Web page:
“You either want to do something or you don’t. My experience in life has been that people find ways to do the things that are important to them,” says Michael J. Sorrell, president of Paul Quinn College in Dallas.
Sorrell has been president of the HBCU since 2007 and has implemented an array of innovative programs and opportunities for the PQC students.
The Urban Scholars Program
The college recently launched—in partnership with the Minerva Project—the Urban Scholars Program with the most concentrated focus being the Purpose pathway. It allows students to complete their college education in three years. The program is full-time and fully online.
“It’s one thing to get people out early, but if you get them out early and they aren’t prepared to succeed, then you still wasted their time,” notes Sorrell.
“You need a format that allows you to intensify the learning opportunities—expediting the learning opportunity, but intensifying essential matter that you take away. It may be a shorter time period, but we’ve crammed a lot more into that short time period.”
Learning at PQC goes well beyond the college walls. “The Urban Scholars Program is in this activist mindset. We’re going to provide you with the ability to learn and to work hard. But we’re also going to acknowledge the fact that a big piece of learning is experiential learning. You have to get outside of the classroom,” stresses Sorrell.
Urban Scholars focus on addressing one of three challenges facing urban communities—the multigenerational wealth gap, criminal justice reform, or equitable and accessible health care.
According to the college’s website, “We anticipate that students will graduate with no more than $7,500 in loan debt and ideally less. The bulk of the program costs will be offset by Pell Grants in the first year and through a combination of work-study income and employer subsidies in the second and third years.” Urban Scholars are expected to work 15-20 hours a week after their first year.
More PQC Opportunities
Not only are students at PQC earning a college degree, they are able to earn a certificate each year they are in school.
Additionally, PQC is a member of the Work Colleges Consortium. Notably, the school holds the distinction of being the first urban work college. All residential students are required to work. The work-college model allows students to keep some of their earnings, while the rest goes to cutting attendance costs.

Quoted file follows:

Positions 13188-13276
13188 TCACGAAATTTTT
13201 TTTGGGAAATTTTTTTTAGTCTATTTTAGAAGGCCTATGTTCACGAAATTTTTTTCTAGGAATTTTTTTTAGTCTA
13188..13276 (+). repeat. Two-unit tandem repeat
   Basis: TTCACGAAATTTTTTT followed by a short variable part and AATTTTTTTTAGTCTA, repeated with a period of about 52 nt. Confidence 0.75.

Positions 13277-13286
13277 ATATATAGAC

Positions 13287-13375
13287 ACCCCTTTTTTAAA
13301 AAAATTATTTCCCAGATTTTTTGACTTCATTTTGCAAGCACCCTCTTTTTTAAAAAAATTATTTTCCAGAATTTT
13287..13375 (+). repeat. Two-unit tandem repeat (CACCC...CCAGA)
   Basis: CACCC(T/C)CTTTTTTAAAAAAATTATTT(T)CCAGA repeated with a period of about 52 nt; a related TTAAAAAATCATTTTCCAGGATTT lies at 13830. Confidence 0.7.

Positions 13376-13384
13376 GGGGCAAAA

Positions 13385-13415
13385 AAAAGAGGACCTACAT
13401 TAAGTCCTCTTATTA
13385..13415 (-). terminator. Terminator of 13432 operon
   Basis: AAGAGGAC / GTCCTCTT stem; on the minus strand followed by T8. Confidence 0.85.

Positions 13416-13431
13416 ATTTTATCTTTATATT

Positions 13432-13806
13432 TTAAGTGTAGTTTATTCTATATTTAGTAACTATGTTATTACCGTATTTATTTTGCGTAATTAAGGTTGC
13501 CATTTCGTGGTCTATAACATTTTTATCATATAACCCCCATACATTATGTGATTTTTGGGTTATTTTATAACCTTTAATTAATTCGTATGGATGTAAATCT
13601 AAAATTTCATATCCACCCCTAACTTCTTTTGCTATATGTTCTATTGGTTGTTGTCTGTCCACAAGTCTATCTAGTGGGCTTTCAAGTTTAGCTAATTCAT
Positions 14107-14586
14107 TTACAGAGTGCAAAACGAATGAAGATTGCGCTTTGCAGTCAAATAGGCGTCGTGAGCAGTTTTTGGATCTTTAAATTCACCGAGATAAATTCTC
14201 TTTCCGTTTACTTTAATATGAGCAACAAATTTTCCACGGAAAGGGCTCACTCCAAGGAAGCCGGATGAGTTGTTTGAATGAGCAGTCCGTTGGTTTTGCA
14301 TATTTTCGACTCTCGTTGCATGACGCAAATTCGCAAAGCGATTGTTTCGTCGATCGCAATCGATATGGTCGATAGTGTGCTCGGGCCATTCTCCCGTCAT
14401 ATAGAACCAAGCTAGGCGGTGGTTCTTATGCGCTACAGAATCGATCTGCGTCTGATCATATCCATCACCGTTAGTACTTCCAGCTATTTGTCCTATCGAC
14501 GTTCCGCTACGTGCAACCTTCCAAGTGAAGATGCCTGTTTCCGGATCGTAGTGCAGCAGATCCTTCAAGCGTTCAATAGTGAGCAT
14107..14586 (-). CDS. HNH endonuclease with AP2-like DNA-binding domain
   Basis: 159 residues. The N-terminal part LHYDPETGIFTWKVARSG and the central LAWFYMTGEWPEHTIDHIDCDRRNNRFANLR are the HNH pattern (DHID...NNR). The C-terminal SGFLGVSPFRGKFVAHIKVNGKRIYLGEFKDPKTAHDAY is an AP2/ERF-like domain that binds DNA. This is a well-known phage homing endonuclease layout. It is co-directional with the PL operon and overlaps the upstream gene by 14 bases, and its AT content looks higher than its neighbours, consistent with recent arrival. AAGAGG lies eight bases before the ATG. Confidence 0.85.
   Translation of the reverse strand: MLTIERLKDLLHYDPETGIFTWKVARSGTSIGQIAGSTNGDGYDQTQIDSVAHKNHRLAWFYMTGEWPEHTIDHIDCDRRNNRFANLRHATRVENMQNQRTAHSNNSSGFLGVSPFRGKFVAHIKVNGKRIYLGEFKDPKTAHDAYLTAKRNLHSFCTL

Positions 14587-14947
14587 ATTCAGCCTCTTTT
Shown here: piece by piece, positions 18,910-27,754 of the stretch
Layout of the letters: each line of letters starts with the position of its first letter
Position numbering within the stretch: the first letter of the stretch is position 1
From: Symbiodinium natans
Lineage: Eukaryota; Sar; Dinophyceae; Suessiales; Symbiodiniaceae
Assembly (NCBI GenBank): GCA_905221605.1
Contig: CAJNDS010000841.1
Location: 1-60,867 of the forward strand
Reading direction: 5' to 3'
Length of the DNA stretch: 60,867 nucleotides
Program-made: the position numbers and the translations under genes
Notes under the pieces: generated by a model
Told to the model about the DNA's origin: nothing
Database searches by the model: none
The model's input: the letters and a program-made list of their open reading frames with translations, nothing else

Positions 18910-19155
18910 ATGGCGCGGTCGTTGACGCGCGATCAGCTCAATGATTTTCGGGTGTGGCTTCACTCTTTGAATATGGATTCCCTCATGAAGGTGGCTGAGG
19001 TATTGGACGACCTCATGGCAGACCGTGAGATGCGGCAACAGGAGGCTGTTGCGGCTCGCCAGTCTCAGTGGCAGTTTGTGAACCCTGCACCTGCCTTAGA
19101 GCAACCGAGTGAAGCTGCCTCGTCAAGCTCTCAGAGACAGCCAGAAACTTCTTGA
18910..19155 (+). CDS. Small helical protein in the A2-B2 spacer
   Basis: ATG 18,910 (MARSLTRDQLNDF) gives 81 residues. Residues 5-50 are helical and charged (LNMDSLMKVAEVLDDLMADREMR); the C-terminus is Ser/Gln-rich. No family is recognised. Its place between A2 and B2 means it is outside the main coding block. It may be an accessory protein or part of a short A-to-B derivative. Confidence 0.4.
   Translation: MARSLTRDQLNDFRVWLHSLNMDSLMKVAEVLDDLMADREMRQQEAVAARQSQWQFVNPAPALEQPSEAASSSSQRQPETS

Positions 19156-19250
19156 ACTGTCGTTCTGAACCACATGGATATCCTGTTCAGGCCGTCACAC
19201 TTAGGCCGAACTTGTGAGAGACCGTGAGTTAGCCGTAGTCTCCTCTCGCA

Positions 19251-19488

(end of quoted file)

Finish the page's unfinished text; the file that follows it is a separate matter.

“So at the end of the day, you can graduate with four different certificates, in addition to your degree, in addition to your four-year, real world experience,” explains Sorrell.
Sorrell says all PQC students have a responsibility in the community. “The reality of a lot of these community outreach projects is students have a wonderful experience, or they take something away. But at the end of the day, there has been no material improvement in the community. What we try to teach is the idea that what really needs to be done is you, as a student, engage,” says Sorrell. The community needs to know, “we’re going to stand side by side with you, shoulder to shoulder. We’re going to learn from you and let what you need, inform how we engage.”
A Competitive Edge in the Marketplace
Because students at PQC are tasked with “enacting transformation,” Sorrell says relationship capital is essential. He points out that 85% of the college’s students are Pell Grant recipients.
“When you come from that type of socioeconomic background, you grow up without relationship capital. The lack of relationship capital is really detrimental to your long-term development.”
“Imagine if you go to school and you don’t have the opportunity for high-quality internships,” says Sorrell.
“All you do is the part-time jobs that you could get to help pay the bills. So you graduate from college and you didn’t do any internships because you were too busy trying to make ends meet. The people you’re competing against, in the meantime, are getting internships. So helping our students get the necessary internship experience, gives them the competitive edge when they go into the marketplace.”
With schools struggling through the effects of the pandemic, PQC took steps last summer to up its support for students. With a student population of more than 500, the college offered laptops and WiFi hotspots to those in need. Sorrell also implemented a $2,000 tuition reduction.
When WorkingNation notes that Sorrell doesn’t sit in an ivory tower, he says, “Never will. You can sit around and wait for someone to figure out a way to do what you need done, or you can just go find a way to do it yourself.”